Given my pretty strong background in SCCM / ConfigMgr most of this WMI blog will be related to SCCM. This product has been one of the prime and still is one of the largest consumers of WMI.
WMI and WQL are used by:
- Dynamic Collections
- Hardware inventory
- The Admin console
- And to store the client settings on a ConfigMgr client
Plenty has been said and written about a lot of these uses, yet one thing has been left out over the years, yet it was there staring us in the face from day1. WMI eventing has been around for nearly a decade, and we could have made great use of it over that time, so that’s what I’ll focus on in the next coming weeks.
What is WMI eventing?
Very simply put, WMI eventing allows you to perform certain actions each time any WMI class or instance is created, deleted or modified. This might seem like a benign thing, but once you put your head around the power this could bring to any ConfigMgr / SCCM environment I promise that each and everyone SCCM Administrator reading this blog will be shouting: “The M in WMI stands for Magic because schedules are boring and events are sexy”.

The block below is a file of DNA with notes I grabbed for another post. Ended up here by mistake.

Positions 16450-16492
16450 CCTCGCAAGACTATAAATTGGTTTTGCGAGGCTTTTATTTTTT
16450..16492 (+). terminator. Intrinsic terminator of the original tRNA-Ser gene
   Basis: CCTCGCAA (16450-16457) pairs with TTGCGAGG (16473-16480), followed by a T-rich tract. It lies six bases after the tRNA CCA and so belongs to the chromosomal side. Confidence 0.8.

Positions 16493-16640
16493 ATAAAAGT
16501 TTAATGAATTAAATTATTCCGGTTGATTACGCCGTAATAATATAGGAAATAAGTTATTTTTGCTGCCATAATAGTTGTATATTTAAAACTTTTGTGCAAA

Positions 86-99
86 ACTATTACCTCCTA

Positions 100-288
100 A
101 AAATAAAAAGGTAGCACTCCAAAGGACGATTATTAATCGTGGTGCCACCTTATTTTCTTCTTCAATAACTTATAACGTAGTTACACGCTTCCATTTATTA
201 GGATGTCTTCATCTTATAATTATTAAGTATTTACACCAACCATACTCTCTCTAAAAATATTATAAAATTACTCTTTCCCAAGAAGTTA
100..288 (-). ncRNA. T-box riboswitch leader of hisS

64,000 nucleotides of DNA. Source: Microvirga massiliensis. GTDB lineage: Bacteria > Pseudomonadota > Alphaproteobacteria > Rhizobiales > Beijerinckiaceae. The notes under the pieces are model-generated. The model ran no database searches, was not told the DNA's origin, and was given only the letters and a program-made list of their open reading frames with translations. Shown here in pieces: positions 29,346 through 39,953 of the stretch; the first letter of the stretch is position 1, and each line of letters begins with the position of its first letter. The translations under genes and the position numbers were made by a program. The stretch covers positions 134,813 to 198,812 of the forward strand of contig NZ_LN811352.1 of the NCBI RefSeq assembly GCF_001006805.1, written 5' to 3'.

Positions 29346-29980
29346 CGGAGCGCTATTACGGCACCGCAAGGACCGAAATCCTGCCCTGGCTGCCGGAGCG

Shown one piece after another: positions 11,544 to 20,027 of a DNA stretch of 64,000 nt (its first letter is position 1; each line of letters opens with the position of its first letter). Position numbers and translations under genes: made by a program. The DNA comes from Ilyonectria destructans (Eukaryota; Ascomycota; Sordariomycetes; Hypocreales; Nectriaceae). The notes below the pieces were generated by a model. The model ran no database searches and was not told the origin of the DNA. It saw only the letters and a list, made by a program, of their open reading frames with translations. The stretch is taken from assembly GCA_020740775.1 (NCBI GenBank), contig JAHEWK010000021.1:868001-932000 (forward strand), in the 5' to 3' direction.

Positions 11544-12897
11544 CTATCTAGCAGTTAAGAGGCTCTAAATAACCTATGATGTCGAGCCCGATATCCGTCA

WMI eventing has 6 different event classes called:
The names are rather self-explanatory and as you might have figured out they generate an event for instance or class creation, deletion or modification.
That’s it for now, in the next post I will start by explaining how you work with WMI events by using Wbemtest.
Enjoy your first baby steps into the Dark Magic of WMI.